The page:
The Homecoming of the Terrorists

epaselect epa04819977 Bodies lie on a beach in al-Sousse, 150 kilometers fromTunisia, 26 June 2015. According to local reports unknown assailants detonated at least one bomb then opened fire on tourists at two hotels, killing at least 27, mostly foreigners, and wounding several others, some while they were sunbathing, at least one of the attackers was killed by Tunisian security services, while a second has been arrested.  EPA/STR

This is one of the days we in the West are suffering collateral damage from the Muslim War raging in the Middle East. Normally, the news of the daily horror  in „the Orient“ have long become kind of a distant background noise. For the past days however, mainstream media stage a short-time outrage here in western Europe and we experience kind of a personal consternation. All of a sudden and for a short moment, the catastrophe of the Muslim War is near and real.

What happened yesterday in Tunisia is a reminder. Of course this is not our war, but we are part of it. We will not escape. We should be aware that we will see and experience more collateral damages. There will be more Bostons,  Brussels or Paris.

This time it happened in Sousse in Tunisia, one of our summer holiday destinations in the Mediterranean Sea. On its eastern and southern shores the war is raging. It is no coincidence that the last event involving us westerners directly happened in Tunisia:
Libya, one of the main theaters of the Muslim War is right next door and Tunisia has been one of the most important recruiting centers of fundamentalist militant groups like ISIS or Al-Qaida.

„Tunisia has been the number one provider of foreign fighters in Syria so far. As of last October (2014), there were an estimated 3,000 Tunisians who had traveled to Iraq and Syria and joined extremist groups like ISIS. Many of them were trained in the country, where a lawless desert area on the border with Libya offers ideal conditions for jihadis to train undisturbed.“ (International Business Times).

Foreign-fighters-in-Syria-and-Iraq-chart--1

The figures from the London-based International Centre for the Study of Radicalisation and Political Violence (ICSR) and New York-based The Soufan Group show  that the majority of the foreign fighters are from nearby Arab countries, such as Tunisia, Saudi Arabia and Jordan.

The terrorist of Sousse was one of the estimated 3000 Tunisian „Soldiers of the Caliphate“, as ISIL propaganda labels them.

The numbers of The Soufan Group from last year also show that about a quarter of the foreign fighters in Syria and Iraq are from the West. The american think tank Brookings has detailed these numbers in the beginning of this year:

figure1

For years, western security authorities have been preparing the return of „their“ war veterans, because they fear that a wave of terrorism will sweep over Europe.

„Western security services fear that the foreign fighter threat in Syria and Iraq is different in important ways than past foreign fighter problems. Young European and American Muslims will go off to fight in Syria and Iraq as Sunni idealists but will return as anti-Western terrorists. They see combat experience in the region as a double threat. Many of those who go to war will come back as hardened veterans, steady in the face of danger and skilled in the use of weapons and explosives—ideal terrorist recruiting material. While in the combat zone, they will form networks with other Western Muslims and establish ties to jihadists around the world, making them prone to further radicalization and giving them access to training, weapons, and other resources they might otherwise lack.“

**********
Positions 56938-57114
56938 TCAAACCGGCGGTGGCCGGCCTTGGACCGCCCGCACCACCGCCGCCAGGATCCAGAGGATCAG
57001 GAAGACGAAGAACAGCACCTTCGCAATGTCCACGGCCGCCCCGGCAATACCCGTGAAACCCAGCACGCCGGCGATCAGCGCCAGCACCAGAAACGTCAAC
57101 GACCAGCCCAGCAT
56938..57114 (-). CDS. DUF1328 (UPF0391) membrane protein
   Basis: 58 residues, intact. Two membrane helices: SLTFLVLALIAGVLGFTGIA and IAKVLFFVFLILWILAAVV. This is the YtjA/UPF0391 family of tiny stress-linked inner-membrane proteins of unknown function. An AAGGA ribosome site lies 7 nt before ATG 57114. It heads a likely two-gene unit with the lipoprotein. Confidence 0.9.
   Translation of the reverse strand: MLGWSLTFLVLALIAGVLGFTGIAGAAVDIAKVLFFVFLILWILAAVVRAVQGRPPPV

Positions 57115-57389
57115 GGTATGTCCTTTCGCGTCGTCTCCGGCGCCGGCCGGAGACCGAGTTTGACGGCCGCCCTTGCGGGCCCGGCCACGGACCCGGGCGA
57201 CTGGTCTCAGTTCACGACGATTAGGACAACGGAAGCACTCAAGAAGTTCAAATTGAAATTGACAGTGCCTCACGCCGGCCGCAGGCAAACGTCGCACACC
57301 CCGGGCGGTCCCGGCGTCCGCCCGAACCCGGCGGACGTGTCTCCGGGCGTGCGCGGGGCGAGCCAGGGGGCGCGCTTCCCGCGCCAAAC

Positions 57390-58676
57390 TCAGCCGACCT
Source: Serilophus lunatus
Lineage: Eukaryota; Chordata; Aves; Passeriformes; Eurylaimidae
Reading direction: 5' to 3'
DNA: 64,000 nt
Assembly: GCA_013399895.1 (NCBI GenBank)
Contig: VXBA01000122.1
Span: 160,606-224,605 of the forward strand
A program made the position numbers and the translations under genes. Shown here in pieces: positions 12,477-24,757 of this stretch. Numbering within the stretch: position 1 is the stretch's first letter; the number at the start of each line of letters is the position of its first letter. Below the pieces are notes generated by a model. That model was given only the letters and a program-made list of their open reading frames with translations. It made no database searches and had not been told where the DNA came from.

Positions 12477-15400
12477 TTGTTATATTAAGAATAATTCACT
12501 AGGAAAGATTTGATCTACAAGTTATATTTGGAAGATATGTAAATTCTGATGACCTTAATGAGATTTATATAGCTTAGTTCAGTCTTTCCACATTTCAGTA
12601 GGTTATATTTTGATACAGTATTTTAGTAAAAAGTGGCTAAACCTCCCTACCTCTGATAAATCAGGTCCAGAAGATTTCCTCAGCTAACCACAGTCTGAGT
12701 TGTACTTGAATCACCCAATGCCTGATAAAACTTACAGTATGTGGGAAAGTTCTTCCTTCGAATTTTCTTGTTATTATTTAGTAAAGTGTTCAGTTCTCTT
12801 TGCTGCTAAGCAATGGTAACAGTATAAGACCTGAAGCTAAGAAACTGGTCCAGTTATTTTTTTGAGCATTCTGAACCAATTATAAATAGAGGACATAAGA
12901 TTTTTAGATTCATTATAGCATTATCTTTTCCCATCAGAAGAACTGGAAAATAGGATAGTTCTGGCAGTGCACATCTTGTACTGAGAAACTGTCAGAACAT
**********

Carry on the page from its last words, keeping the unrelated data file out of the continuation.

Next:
(Brookings)

And the current case of Tunisia will reaffirm the fear of the western security services. But Brookings urges to remain calm:

„Despite these fears and the real danger that motivates them, the Syrian and Iraqi foreign fighter threat can easily be exaggerated. Previous cases and information emerging from Syria suggest several mitigating effects that may reduce—but hardly eliminate—the potential terrorist threat from foreign fighters who have gone to Syria.“

However: „Some countries try to stop the flow, others turn a blind eye, but all face the same problem: what to do when the jihadists return home?“ as BBC puts it.
Most european countries have set up special programs to deal with threat of returning veterans from the Muslim War. There will be a mix of  prosecution and rehabilitation. The most famous case of a rehabiltiation program is the „Aarhus Model“.

The shock in Europe about the catastrophe of Sousse will wear off soon. The western media will try to sell their daily products with other attractive subjects. But there is no doubt, that there will be other Sousses, maybe Zürichs or Berlins or most probably more Londons, Brussels and Paris coming. Europa is part of the Muslim War. Luckily, we are suffering only collateral damages, but they should remind us of the seemingly endless suffering of the people trapped in the midst of the war: in the Middle East from Benghazi to Cairo and Sanaa to Baghdad and Mosul, from Kobane and Aleppo to Damascus and further on to Kabul and Peshawar and …

This entry was posted in Arabien, Fundamentalismus, Internationale Politik, Irak, Iran, Islam, Jihad, Krieg, Naher Osten, Nordafrika, Religion, Saudiarabien, Sloterdijk, Taliban, Weltordnung. Bookmark the permalink.

Schreiben Sie einen Kommentar

Ihre E-Mail-Adresse wird nicht veröffentlicht. Erforderliche Felder sind mit * markiert.